The Amazon is 7 million km2. It contains 20% of the water supply on the planet. Eight countries make up the Amazon: Brazil, Bolivia, Ecuador, Colombia, Peru, Surinam and Venezuela. Although Ecuador contains only 7% of the Amazon, this portion nevertheless represents 51% of it’s the ecuadorian territory. This exquisite ecosystem is intimately linked with the main economic activit of Ecuador: the exploitation of oil. According to the records of the Ministry of Environment, there are 33 ecological reserves in Ecuador. Each faces different types of exploitation and risk factors, such as hunting, fishing, fires and pollution. Within these potentially harmful scenarios, the indigenous communities try to survive.
The Yasuni National Park
The Yasuni National Park is one of 24 priority protected areas of the world’s wilderness. This is one of the most beautiful places on the planet, unknown to almost all Ecuadorians. Located in the province of Orellana, one of the five provinces of the country, this park is the largest protected area of continental Ecuador. In 1989, the park was declared a UNESCO Biosphere Reserve. Inside the Yasuní we find extraordinary cultural diversity such as the Huaronai, the Kichwa and other communities. These people have resisted and preserved a rich culture despite the encroachment of settlers, oil industries, etc. into their territory during the last 500 years.
The situation of indigenous
The Huaorani (“people marching in the forest”) were the last Indians to preserve its ancient origins after the Spanish conquest in the fourteenth century. The process of domination of the Huaorani began with the establishment of evangelical missions in the territory through the Summer Institute Evangelical United States. The Institute’s goal was directly linked to oil companies, including peacekeeping and sedentarisation of this group, to allow oil exploration and exploitation. The result was the gradual acculturation of the Huaoranis, a result that was not easy to achieve because of the wild and warlike lifestyle of the Indians. In fact, the Huaoranis became known for the murder of a Spanish bishop, Labaka Alexander, and a nun from Colombia, Inés Arango, in July 1987. Yasuni National Park holds 5 communities of the 36 communities located in the Ecuadorian Amazon. The Huaorani are skilled hunters and warriors. Their economy, social organization and spiritual world are amazing models of the continuous adaptation to the environmental jungle. Historically, the ancestral territory of the Huaorani Nationality was 2 million hectares, but since 1966 this territory hasbeen significantly reduced. In 1990, only 612 560 ha were certified for these Indians.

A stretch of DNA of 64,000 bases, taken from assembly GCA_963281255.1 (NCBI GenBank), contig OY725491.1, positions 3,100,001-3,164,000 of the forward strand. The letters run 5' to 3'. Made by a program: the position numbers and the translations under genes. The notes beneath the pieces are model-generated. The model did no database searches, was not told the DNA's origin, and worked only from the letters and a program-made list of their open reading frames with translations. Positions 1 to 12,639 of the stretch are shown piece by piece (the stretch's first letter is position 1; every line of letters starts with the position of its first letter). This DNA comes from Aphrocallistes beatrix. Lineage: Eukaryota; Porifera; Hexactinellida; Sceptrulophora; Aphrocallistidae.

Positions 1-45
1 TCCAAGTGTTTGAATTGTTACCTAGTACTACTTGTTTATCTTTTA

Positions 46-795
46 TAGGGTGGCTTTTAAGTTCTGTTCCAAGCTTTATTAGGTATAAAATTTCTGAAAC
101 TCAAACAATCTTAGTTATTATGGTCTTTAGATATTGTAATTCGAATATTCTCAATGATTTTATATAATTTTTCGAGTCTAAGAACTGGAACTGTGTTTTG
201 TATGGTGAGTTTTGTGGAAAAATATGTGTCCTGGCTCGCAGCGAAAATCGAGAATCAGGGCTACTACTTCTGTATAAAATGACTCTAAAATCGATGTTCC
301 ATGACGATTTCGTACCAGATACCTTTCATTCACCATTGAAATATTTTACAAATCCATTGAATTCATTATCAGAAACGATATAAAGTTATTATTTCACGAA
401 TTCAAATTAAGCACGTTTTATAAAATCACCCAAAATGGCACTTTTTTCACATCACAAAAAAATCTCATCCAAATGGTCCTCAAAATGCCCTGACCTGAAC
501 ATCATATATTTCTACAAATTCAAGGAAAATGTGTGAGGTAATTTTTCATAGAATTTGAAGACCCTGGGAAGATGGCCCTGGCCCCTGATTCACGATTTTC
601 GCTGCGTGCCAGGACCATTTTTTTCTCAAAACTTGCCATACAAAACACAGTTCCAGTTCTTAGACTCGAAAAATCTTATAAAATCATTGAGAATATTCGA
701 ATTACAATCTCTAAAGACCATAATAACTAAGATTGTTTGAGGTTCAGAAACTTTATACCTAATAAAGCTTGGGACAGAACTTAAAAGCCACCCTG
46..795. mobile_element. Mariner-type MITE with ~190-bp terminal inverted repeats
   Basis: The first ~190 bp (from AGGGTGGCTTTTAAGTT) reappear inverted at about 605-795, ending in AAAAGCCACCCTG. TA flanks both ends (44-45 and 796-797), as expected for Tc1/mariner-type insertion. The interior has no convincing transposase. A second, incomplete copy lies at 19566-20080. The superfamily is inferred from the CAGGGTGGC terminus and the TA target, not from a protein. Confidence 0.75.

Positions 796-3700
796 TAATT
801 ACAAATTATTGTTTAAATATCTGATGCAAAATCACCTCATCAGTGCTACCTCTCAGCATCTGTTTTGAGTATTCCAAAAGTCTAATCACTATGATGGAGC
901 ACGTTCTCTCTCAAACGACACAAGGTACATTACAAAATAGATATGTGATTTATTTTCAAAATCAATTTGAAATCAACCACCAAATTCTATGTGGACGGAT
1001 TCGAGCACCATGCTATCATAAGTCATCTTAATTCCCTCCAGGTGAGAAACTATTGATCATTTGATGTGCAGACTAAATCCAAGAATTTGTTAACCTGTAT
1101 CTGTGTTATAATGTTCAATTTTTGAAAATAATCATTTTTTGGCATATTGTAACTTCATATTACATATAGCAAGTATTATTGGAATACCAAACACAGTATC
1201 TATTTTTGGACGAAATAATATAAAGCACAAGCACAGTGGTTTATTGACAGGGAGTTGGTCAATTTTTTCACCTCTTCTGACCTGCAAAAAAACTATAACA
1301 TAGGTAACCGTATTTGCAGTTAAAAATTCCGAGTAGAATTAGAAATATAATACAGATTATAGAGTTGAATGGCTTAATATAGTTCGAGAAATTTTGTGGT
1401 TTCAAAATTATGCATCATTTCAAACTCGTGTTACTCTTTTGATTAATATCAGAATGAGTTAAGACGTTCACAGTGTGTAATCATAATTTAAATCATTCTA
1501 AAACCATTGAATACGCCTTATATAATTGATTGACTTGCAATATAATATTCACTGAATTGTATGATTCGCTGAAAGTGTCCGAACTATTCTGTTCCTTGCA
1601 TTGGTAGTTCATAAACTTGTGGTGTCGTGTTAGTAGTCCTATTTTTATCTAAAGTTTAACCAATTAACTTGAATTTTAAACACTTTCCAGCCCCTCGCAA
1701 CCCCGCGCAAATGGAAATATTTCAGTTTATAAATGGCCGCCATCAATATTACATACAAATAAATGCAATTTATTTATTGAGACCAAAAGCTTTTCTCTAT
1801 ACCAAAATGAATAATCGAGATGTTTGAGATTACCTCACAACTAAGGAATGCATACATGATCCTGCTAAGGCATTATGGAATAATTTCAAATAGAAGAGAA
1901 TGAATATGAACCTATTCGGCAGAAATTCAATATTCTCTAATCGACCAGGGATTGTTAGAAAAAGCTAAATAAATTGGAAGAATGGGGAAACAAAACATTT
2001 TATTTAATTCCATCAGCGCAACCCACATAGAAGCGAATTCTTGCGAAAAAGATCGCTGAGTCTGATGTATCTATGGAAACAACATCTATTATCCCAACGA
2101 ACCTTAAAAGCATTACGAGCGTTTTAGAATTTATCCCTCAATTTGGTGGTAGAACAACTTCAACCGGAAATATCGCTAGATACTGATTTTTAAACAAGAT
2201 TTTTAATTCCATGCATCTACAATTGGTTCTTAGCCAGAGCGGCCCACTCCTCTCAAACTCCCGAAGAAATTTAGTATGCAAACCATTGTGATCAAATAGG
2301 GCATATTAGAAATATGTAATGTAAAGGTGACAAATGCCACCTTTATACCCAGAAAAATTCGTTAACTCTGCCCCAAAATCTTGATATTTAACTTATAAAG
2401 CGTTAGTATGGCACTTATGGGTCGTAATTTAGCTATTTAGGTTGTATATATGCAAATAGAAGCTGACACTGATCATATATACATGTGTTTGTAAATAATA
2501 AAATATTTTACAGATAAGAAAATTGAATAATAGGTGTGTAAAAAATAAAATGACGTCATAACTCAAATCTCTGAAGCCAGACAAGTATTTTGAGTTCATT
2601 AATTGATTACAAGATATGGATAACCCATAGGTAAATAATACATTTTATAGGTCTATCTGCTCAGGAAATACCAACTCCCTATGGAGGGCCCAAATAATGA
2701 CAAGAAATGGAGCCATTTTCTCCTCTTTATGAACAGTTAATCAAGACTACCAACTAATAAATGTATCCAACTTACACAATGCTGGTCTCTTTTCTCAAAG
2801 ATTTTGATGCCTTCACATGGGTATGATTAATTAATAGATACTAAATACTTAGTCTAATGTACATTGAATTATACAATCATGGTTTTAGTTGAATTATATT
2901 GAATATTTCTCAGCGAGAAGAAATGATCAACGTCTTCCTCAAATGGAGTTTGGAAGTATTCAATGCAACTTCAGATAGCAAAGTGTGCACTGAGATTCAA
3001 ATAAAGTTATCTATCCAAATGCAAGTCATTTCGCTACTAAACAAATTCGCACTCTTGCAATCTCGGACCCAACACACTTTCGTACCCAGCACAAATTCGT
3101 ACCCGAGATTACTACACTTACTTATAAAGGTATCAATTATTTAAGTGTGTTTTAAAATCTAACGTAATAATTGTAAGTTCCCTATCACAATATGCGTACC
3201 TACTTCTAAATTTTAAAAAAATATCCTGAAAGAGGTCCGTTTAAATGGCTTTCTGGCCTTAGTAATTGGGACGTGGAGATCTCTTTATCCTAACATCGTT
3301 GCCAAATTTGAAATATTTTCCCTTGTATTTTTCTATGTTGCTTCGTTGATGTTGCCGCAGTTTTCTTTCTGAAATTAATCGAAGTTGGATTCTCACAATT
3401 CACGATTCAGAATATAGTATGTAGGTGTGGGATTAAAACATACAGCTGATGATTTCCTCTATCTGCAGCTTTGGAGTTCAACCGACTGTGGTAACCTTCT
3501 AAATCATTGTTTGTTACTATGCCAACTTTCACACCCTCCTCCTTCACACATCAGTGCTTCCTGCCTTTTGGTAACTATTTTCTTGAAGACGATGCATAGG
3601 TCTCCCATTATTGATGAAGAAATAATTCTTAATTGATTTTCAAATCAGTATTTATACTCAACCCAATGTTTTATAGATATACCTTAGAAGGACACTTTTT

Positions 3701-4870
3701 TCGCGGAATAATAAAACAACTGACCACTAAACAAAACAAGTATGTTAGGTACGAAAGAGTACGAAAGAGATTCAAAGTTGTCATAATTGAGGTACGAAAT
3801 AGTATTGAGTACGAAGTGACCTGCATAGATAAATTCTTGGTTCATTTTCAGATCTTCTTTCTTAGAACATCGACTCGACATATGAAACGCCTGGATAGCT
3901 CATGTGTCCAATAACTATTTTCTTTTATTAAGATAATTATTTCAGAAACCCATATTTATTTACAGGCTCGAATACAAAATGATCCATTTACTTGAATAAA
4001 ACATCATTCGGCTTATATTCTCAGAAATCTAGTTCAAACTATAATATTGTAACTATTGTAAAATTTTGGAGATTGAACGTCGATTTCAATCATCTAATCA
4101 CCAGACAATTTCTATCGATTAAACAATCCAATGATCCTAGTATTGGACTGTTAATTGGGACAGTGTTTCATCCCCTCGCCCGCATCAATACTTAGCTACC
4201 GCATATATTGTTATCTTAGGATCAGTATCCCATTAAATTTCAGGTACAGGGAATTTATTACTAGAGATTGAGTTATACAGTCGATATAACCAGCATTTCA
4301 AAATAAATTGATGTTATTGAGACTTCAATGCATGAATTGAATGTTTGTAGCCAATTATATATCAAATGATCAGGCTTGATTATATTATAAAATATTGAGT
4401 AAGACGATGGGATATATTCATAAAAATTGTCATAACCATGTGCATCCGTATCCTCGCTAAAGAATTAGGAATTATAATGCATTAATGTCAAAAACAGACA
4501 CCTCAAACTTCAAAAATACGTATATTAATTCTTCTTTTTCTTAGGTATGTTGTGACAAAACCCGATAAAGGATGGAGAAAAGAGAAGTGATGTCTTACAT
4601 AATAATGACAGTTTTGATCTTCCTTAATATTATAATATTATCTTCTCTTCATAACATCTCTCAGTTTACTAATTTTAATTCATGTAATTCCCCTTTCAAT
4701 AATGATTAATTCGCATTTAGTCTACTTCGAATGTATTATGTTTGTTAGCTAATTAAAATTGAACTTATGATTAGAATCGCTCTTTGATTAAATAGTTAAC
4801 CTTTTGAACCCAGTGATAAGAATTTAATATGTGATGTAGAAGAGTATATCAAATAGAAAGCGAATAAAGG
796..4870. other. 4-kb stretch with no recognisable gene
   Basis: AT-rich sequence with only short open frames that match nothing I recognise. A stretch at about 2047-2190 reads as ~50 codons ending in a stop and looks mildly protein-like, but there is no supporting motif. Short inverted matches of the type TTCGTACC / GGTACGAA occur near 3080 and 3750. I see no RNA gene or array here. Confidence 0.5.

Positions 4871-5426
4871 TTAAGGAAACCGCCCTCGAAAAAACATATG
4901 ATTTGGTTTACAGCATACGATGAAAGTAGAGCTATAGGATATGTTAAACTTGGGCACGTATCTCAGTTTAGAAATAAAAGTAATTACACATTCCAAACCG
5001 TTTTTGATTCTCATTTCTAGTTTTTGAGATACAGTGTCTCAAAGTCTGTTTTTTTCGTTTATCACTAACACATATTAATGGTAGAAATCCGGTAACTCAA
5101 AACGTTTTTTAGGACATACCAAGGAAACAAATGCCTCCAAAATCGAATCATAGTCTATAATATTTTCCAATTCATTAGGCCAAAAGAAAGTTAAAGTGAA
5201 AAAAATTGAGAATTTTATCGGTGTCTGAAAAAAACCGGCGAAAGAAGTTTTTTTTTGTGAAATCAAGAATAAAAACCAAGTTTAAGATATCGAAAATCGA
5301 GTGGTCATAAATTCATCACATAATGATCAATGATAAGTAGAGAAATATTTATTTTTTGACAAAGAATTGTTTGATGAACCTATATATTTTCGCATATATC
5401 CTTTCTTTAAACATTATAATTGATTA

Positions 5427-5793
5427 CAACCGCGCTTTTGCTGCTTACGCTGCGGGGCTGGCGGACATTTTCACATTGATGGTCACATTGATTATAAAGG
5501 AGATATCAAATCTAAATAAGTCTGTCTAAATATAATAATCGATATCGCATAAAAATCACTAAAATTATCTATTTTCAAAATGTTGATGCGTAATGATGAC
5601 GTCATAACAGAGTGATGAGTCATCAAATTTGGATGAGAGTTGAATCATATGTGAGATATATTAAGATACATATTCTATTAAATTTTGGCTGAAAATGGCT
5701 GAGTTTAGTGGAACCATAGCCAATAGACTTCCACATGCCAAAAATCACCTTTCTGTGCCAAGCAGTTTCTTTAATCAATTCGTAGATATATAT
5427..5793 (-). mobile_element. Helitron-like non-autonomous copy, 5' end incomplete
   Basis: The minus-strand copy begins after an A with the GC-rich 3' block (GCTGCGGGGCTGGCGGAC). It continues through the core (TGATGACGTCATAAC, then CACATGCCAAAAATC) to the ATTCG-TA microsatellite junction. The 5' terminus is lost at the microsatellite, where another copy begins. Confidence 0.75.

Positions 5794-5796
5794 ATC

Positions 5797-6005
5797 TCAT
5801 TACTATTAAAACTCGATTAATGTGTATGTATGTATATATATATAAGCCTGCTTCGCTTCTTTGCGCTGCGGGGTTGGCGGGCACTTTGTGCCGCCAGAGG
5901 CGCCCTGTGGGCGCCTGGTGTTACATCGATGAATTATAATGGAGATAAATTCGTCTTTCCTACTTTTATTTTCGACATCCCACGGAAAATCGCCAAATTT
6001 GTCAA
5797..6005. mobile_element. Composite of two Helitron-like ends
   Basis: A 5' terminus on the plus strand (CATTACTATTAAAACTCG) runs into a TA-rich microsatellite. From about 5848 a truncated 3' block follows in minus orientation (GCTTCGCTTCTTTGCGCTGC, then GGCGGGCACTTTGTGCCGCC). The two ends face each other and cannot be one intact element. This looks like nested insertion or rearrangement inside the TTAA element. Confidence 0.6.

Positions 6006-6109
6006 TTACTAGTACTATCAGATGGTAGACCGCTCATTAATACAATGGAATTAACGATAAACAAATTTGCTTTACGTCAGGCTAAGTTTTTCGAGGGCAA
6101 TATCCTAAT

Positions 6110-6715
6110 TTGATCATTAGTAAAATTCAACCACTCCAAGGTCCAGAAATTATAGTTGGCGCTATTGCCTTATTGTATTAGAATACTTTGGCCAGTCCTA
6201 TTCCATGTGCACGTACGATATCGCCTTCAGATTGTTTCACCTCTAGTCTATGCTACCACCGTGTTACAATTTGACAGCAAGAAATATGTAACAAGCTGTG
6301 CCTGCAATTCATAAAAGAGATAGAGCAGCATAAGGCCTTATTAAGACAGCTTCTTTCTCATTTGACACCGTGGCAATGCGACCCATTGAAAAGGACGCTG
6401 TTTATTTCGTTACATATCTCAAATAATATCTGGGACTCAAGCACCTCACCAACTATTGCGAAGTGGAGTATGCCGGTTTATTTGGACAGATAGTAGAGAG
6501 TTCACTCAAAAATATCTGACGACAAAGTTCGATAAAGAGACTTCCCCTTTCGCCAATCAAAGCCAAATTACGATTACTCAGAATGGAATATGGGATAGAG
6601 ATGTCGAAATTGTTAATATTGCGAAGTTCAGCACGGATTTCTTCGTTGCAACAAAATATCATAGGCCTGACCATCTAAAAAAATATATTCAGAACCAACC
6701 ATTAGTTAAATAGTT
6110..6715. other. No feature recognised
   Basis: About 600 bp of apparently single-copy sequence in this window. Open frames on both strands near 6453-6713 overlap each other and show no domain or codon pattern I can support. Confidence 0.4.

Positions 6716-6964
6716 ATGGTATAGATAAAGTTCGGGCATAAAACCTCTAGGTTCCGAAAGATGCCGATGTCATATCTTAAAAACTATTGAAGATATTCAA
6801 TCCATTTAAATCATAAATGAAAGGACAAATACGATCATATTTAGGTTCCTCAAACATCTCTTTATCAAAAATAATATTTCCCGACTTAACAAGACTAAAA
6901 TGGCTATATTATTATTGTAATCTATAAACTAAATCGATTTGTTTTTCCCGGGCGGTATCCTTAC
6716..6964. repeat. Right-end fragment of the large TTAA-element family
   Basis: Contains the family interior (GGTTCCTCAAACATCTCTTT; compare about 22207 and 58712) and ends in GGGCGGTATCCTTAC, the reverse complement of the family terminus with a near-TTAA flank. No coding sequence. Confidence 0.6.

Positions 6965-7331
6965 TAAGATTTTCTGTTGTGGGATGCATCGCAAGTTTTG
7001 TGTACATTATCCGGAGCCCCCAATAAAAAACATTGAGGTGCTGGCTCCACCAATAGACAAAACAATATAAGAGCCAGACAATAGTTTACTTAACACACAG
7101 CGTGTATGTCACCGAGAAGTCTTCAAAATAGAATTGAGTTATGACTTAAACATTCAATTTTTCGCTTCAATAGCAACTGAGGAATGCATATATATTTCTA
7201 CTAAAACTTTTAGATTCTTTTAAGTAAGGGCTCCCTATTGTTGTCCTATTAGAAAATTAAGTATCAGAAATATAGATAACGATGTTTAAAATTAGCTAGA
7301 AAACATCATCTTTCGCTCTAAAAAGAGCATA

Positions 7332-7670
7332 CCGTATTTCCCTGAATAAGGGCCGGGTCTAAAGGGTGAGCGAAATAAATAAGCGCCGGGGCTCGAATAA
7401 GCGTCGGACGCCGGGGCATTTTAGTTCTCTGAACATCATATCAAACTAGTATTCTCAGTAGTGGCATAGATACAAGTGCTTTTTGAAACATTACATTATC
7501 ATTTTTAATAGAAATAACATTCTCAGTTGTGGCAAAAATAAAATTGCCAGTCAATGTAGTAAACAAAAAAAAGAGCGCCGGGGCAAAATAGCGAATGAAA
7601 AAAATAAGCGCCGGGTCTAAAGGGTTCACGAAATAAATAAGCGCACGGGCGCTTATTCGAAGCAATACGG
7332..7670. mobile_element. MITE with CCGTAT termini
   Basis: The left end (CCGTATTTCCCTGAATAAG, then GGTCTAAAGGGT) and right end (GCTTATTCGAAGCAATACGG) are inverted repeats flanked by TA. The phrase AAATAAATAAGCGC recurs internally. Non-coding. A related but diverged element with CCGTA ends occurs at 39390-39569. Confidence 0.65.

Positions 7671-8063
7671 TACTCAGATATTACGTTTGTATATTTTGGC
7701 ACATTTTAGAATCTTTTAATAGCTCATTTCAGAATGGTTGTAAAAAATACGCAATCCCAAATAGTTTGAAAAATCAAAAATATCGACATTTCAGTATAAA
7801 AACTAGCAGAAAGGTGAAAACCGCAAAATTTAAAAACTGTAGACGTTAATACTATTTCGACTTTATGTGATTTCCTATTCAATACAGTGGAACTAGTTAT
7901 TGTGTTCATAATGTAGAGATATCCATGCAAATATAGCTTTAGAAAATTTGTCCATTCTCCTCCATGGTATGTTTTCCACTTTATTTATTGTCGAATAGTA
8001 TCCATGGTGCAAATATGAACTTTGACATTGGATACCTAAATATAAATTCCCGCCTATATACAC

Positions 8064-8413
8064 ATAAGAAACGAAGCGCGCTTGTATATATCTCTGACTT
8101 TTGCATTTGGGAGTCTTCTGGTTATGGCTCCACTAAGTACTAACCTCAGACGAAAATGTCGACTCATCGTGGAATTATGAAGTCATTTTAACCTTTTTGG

Their population has suffered a similar fate. Today, the community consists of more than 3000 people. Only a few hundred of them live alone and still in a primitive state. The Huaorani lifestyle has changed dramatically to adapt and live with the oil rigs and tourists.
On the land’s concession documentation, in 1990, it was explicitly stated that “The Huaoranis may not prevent or hinder the exploration and / or exploitation of mines and hydrocarbons” that take place in their territory.
Oil, the “devil’s excrement”
The history of the Yasuni National Park with the oil companies began in 1986 when a service contract was signed with the U.S. firm Conoco to explore and exploit oil in one of its blocks (No. 16). The rights and obligations were transferred to other companies through the years. Today, the Spanish-Argentine Repsol YPF holds the concession for that block. Since 1986, the government has granted the rights to different blocks of the Park to other companies.